Velvet Shield Fungus

Velvet Shield (Pluteus umbrosus) is a fungus in the class Agaricomycetes. It can be found throughout late summer and autumn, and although it is widespread throughout the UK, it is fairly rare. It is also found throughout much of northern and central mainland Europe, and has also been recorded in North America. Inhabiting the rotting fallen branches and other woody debris of broadleaf trees, this species is either found alone or in small groups. Its radially wrinkled cap and pale pink gills make it distinctive.

Distribution map of Velvet Shield Fungus (Pluteus umbrosus) © NBN Atlas

The cap is 3-9cm in diameter, mid brown colour - darkest towards the centre and usually with quite irregular marks aligned radially. The stem is 3-8cm long  and 5-12mm in diameter along its whole length and rather pale in colour. Underneath the cap, the gills are white at first, before turning pale pink with distinctive dark brown edges.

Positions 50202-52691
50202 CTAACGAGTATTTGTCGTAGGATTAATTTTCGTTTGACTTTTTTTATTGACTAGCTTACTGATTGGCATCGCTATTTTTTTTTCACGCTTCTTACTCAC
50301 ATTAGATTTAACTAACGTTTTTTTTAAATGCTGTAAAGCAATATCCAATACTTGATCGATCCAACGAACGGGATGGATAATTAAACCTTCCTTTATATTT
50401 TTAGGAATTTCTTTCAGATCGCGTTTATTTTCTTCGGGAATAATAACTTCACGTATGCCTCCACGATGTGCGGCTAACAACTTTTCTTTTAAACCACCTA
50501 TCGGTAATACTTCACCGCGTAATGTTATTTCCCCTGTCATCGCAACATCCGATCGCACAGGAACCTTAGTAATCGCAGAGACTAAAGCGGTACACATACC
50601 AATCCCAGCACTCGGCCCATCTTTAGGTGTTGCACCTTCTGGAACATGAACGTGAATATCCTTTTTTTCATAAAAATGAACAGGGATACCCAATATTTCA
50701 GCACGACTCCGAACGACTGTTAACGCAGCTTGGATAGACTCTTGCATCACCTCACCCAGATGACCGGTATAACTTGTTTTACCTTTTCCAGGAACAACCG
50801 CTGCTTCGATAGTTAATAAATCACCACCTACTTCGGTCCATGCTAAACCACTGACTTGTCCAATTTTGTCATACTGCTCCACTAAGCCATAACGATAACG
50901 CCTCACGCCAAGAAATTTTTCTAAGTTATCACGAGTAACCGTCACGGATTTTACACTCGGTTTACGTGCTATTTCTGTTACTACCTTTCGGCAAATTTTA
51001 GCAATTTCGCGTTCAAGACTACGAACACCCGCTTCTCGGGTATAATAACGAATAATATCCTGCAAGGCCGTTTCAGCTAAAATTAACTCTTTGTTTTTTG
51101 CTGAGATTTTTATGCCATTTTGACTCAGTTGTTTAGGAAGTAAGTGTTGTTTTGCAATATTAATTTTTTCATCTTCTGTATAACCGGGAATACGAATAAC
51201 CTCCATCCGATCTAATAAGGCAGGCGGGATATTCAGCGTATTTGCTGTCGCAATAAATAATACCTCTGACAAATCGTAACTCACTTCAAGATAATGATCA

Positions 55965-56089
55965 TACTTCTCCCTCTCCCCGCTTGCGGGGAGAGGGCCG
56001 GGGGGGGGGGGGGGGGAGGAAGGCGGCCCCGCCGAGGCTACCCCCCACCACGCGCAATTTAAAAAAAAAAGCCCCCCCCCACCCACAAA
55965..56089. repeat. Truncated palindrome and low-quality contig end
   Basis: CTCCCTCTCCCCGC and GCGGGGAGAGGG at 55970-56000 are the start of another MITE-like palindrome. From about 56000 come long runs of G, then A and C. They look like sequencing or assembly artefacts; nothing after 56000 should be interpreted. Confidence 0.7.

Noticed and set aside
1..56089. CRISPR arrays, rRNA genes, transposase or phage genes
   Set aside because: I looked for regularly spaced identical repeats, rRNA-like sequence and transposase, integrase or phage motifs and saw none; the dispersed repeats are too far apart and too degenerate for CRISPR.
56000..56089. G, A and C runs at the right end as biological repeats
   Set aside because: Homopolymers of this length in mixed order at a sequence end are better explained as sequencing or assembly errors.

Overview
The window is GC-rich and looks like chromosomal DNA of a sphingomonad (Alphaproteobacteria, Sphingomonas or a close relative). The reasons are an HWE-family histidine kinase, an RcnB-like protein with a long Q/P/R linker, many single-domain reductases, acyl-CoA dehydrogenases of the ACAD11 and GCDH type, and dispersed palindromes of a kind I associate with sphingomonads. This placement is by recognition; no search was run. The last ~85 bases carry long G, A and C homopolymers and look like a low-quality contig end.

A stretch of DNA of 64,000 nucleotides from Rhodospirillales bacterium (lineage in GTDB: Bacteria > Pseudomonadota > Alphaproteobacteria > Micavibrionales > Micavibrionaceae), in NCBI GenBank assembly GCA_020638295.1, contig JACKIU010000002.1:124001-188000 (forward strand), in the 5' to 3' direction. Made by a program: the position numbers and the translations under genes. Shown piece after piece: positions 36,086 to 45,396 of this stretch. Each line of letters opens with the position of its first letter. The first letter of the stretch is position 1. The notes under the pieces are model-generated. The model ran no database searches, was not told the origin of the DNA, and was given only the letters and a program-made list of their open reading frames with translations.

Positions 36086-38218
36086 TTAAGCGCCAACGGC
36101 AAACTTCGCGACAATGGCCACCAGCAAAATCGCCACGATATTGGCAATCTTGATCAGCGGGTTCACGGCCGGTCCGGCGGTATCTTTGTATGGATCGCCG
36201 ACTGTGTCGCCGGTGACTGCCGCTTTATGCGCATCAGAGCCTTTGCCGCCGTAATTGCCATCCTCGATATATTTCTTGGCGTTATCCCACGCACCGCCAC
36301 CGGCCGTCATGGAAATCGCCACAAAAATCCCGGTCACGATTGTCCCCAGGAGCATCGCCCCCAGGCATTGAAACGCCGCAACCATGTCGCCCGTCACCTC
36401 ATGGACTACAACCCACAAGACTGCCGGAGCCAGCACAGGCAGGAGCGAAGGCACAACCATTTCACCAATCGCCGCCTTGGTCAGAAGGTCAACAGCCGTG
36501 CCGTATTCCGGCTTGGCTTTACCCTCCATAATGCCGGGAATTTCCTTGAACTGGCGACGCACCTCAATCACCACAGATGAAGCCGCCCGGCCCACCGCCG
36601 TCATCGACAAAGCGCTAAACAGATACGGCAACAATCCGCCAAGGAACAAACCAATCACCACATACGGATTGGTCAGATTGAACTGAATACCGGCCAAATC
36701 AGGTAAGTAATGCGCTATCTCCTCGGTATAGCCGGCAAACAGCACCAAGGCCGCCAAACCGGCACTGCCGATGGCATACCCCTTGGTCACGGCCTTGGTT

Velvet Shield Fungus (Pluteus umbrosus) on rotting
deadwood on the UEA campus.

In a German study investigating the long-term effects of logging intensity on a number of different taxonomic groups, Pluteus umbrosus was one of 36 species of wood fungi that was used as an indicator of pristine conditions. This is due to its requirements for rotting wood which is generally found more abundantly in pristine woodlands, compared to logged areas as logged/fallen wood is often removed from the site.

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